Contrary to what most people think, rabbits need more to eat than just carrots! A rabbit needs about 1-2 cups of fresh vegetables every day (like carrot tops, cucumber, etc.), some fresh fruit (apple without the seeds, bananas) and fresh hay - plenty of hay. A rabbit's teeth grow continually throughout its life, and rough foods like hay help to file down the teeth! And don't forget to keep the water bowl filled with fresh clean water.
Thump-thump-thump. Sounds like a rabbit – hippity-hoppity – Easter is coming and along with it, the Easter bunny! But if you’re thinking your family might enjoy a real live bunny, let’s give that some more thought.
Little baby bunnies are so cute, but before long they grow up to become rabbits. And rabbits can make really great pets, but like any other animal in your home, it’s the time and attention you invest in an animal that makes it a good pet.
People who keep rabbits as pets sometimes put them in an outdoor hutch, with a wire mesh floor. That makes them easier to care for, and clean-up is a breeze; but you wouldn’t do that to a dog or cat, so why do it to your pet bunny?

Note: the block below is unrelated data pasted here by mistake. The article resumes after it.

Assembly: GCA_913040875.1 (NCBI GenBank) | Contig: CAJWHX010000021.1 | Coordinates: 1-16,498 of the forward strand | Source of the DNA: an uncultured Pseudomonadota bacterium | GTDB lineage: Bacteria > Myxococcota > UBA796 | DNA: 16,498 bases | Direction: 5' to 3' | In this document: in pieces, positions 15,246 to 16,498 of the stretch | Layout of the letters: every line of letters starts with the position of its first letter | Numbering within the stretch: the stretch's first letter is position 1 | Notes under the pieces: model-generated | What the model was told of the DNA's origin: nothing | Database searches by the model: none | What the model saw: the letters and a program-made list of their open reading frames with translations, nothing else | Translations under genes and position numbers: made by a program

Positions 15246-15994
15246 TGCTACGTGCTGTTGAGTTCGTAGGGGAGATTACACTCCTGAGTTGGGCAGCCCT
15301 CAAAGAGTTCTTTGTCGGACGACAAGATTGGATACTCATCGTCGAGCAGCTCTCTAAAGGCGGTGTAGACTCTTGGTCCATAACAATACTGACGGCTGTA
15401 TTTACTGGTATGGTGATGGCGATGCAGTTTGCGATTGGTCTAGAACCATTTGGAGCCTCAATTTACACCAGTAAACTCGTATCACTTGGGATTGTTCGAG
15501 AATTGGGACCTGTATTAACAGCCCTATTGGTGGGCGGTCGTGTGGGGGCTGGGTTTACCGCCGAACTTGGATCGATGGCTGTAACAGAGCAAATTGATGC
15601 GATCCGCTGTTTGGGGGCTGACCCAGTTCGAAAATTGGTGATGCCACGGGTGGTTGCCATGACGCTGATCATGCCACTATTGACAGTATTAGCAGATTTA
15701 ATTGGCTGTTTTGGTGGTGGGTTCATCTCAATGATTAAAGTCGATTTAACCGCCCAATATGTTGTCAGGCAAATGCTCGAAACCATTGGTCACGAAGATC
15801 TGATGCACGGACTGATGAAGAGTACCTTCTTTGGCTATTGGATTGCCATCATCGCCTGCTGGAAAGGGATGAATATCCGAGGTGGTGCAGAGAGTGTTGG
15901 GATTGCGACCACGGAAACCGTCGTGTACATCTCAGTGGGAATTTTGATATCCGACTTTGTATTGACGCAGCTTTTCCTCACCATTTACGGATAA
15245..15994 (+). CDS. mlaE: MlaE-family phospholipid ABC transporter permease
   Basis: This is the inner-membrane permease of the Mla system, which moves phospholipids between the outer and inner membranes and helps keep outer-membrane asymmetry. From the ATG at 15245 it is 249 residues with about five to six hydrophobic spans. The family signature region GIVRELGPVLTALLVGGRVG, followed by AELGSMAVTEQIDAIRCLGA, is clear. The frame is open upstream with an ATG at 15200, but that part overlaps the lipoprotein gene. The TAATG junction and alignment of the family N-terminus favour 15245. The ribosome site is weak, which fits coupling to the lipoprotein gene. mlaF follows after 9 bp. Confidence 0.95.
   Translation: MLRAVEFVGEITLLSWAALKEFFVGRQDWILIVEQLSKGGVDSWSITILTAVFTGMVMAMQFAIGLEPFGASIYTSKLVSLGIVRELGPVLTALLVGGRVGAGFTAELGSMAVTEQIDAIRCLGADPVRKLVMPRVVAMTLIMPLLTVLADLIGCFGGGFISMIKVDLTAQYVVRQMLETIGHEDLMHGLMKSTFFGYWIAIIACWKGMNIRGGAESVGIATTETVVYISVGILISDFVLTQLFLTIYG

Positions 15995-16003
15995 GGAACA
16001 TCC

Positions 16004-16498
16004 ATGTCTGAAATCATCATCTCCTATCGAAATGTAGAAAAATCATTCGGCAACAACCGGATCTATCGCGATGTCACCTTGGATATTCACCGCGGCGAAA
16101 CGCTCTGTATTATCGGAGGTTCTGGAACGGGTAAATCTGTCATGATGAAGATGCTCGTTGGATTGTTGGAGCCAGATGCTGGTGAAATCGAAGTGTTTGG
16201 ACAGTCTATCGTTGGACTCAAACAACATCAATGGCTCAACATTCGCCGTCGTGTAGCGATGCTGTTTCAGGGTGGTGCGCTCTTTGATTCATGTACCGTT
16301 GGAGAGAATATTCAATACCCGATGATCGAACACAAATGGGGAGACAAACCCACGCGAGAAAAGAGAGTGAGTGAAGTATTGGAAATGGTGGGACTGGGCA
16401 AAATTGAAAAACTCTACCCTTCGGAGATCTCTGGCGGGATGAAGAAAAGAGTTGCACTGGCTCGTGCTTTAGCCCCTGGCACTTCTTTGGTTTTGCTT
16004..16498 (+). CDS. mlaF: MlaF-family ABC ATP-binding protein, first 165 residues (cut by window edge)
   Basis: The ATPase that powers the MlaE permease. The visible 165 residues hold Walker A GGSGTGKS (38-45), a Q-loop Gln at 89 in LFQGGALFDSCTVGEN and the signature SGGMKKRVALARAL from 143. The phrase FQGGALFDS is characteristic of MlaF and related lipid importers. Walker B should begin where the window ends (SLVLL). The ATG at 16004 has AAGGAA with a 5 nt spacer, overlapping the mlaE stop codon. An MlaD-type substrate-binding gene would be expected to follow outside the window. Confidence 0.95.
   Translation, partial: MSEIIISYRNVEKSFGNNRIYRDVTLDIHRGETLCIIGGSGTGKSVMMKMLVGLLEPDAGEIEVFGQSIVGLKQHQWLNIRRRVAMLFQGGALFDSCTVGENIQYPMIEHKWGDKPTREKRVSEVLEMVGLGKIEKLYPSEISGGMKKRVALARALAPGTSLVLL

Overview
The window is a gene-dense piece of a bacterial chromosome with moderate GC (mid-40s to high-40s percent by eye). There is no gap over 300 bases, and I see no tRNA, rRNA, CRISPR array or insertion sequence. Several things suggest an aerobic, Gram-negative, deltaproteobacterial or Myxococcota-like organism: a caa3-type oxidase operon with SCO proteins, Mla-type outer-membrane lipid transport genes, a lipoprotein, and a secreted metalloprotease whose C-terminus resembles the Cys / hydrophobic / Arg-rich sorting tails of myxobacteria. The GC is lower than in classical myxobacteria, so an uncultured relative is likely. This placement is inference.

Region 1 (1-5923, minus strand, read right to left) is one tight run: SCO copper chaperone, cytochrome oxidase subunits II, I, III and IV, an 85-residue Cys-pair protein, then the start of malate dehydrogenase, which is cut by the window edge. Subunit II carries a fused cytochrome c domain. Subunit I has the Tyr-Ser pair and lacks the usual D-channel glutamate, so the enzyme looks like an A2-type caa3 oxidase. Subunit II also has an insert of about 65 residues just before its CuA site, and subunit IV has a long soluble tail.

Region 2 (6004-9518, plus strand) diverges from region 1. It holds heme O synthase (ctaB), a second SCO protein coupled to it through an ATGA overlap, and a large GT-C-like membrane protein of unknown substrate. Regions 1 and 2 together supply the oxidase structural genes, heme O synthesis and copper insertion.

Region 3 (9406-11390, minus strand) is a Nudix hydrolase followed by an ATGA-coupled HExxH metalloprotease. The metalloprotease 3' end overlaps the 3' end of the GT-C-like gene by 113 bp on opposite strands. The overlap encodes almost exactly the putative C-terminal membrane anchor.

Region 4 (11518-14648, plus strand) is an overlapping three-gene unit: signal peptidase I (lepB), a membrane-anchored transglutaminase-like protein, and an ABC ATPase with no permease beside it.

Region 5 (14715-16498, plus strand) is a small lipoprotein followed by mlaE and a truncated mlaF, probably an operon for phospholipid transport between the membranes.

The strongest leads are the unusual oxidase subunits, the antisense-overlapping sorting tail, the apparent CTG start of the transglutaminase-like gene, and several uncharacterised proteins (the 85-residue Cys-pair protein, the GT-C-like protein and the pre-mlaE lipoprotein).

First, that wire mesh hurts a rabbit’s tender feet. Second, rabbits are intelligent and sensitive animals who enjoy interaction so being isolated makes them less of a pet and more like livestock. You can’t control the climate in an outdoor hutch, so extreme hot or cold temperatures can be uncomfortable for your bunny.
To keep a rabbit as a pet, choose an indoor place – a corner or a small room – and set out a litter box, like you would for a cat, but no clay litter, no wood shavings, no clumping litter. Look for paper-based litter, and keep it shallow. Brush your furry friend often to prevent hair balls, and give it some toys, and some attention. If you really want to keep it happy, get two.
When your rabbit is about six months old, have it spayed or neutered. This will prevent problems with spraying, and if you have more than one you won’t be overrun with baby bunny rabbits.
A major benefit to keeping your rabbit indoors: the lifespan for a bunny living in a hutch is one-to-two years. An indoor rabbit has an average lifespan of ten-to-twelve years! And some have been known to live into their teens!
The best animal companions are those that live with humans who are caring and kind – whatever time of year, and whatever type of animal – when you’re speaking of pets.